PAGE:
C. S. Lewis, was an Irish writer and scholar. Lewis's works are diverse and include medieval literature, Christian apologetics, literary criticism, radio broadcasts, essays on Christianity, and fiction relating to the fight between good and evil. Examples of Lewis's fiction include The Screwtape Letters, The Chronicles of Narnia and The Space Trilogy.
Lewis was a close friend of J. R. R. Tolkien, the author of The Lord of the Rings. Both authors were leading figures in the English faculty at Oxford University and in the informal Oxford literary group known as the "Inklings". According to his memoir Surprised by Joy, Lewis had been baptised in the Church of Ireland at birth, but fell away from his faith during his adolescence. Owing to the influence of Tolkien and other friends, at about the age of 30, Lewis re-converted to Christianity, becoming "a very ordinary layman of the Church of England". His conversion had a profound effect on his work, and his wartime radio broadcasts on the subject of Christianity brought him wide acclaim.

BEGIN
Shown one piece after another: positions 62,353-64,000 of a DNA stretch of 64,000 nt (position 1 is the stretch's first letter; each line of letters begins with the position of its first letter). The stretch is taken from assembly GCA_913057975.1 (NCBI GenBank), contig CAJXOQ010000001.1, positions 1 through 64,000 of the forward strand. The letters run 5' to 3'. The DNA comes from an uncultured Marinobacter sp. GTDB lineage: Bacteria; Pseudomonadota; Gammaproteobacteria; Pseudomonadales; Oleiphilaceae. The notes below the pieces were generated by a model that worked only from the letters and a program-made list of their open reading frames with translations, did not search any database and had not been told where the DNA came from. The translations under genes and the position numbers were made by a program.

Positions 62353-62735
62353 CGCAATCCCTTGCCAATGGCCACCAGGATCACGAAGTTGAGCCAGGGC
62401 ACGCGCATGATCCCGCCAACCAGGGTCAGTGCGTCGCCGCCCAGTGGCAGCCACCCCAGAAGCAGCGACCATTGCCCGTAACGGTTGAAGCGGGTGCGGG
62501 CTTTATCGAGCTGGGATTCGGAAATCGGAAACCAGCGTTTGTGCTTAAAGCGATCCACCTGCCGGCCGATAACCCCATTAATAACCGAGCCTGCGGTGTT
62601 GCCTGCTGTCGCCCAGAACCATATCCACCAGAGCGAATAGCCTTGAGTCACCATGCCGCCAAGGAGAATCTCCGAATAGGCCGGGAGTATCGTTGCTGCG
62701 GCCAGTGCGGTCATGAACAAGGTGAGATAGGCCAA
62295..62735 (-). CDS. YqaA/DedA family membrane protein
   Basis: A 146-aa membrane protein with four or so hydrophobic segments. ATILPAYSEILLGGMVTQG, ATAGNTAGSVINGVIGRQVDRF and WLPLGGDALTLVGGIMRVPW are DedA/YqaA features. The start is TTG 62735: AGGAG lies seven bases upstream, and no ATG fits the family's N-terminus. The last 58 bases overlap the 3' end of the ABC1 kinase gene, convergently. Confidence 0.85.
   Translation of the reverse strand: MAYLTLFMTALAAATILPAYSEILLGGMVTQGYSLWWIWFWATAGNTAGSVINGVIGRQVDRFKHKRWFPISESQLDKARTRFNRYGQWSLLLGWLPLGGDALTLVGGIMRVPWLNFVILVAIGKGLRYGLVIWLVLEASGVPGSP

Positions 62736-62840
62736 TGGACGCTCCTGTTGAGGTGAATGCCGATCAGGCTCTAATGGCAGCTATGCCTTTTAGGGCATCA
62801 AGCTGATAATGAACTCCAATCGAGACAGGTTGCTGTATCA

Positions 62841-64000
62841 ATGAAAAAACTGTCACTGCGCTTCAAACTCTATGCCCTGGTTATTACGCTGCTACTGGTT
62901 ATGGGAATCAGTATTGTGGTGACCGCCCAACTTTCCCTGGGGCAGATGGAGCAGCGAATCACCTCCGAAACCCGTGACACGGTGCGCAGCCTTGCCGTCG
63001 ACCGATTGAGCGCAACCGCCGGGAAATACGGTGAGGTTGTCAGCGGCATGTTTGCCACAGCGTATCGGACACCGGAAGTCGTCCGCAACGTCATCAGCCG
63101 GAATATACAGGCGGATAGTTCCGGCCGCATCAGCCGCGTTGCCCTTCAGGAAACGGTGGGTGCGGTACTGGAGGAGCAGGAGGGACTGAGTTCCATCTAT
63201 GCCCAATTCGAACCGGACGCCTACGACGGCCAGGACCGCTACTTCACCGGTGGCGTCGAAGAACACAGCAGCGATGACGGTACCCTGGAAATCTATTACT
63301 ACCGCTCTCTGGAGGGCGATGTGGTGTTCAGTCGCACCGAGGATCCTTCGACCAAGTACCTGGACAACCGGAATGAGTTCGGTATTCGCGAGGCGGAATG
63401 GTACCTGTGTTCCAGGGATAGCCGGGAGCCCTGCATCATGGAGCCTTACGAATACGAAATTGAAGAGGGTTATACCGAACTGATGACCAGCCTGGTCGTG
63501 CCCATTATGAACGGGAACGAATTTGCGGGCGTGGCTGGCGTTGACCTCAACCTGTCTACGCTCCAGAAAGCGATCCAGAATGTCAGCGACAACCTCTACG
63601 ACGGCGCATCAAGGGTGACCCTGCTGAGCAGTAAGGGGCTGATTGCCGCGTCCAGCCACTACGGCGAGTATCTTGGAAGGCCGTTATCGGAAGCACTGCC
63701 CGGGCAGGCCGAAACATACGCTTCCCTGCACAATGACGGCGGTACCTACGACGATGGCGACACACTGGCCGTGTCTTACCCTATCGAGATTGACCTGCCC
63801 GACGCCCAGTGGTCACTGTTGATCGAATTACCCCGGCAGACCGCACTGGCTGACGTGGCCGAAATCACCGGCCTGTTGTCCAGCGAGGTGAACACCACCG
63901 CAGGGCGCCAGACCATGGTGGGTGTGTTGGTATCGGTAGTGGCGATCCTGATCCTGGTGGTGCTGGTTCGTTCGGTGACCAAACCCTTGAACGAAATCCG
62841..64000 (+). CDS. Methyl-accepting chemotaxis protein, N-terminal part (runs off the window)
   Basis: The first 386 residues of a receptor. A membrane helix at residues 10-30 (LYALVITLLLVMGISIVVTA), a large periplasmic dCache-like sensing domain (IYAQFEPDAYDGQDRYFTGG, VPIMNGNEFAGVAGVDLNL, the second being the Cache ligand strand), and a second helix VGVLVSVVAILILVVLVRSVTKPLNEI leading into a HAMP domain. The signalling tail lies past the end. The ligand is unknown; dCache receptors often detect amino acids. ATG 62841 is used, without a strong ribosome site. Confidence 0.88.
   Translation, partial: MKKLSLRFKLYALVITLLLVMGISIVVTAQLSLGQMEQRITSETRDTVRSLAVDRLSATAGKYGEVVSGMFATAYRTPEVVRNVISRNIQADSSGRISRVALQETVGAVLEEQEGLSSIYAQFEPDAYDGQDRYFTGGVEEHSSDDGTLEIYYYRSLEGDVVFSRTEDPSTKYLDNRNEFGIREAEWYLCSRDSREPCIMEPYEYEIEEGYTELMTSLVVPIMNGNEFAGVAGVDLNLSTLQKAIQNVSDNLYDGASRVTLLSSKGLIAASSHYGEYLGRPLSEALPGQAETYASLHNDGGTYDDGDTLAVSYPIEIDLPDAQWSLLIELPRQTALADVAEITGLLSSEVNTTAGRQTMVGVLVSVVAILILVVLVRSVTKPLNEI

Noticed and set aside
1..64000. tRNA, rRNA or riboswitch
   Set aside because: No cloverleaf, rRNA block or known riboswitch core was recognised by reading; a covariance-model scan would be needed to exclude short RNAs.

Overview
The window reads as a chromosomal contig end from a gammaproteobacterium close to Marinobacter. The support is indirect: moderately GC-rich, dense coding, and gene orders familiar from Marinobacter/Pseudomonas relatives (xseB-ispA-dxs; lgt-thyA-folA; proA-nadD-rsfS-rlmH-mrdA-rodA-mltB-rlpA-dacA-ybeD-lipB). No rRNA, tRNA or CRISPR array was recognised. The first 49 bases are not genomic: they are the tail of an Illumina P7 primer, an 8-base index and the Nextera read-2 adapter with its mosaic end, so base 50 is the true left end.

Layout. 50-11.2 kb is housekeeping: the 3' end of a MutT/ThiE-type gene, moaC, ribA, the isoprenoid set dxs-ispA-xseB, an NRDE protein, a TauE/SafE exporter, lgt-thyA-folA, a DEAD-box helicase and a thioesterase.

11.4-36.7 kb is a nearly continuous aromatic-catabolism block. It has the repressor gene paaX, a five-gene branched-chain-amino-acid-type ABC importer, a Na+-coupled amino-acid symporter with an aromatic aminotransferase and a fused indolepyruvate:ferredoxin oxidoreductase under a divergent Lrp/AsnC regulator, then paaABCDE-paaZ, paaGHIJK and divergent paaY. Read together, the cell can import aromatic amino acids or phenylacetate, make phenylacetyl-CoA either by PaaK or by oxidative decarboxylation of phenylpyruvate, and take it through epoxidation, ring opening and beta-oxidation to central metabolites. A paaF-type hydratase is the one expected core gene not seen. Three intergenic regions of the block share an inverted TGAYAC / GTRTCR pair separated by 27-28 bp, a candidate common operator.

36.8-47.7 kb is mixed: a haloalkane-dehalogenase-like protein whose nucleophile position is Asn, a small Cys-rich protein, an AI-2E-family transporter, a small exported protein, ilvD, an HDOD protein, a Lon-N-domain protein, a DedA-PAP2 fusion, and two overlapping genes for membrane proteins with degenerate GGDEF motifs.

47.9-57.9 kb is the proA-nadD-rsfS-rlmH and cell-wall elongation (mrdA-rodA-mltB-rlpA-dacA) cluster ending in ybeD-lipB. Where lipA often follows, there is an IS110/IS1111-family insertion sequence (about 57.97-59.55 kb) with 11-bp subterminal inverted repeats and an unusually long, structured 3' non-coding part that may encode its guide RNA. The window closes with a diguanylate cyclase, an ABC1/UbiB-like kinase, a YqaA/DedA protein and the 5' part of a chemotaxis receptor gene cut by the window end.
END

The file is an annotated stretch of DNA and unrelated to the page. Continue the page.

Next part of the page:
On November 22, 1963, Lewis collapsed in his bedroom at 5:30 pm and died a few minutes later, exactly one week before what would have been his 65th birthday.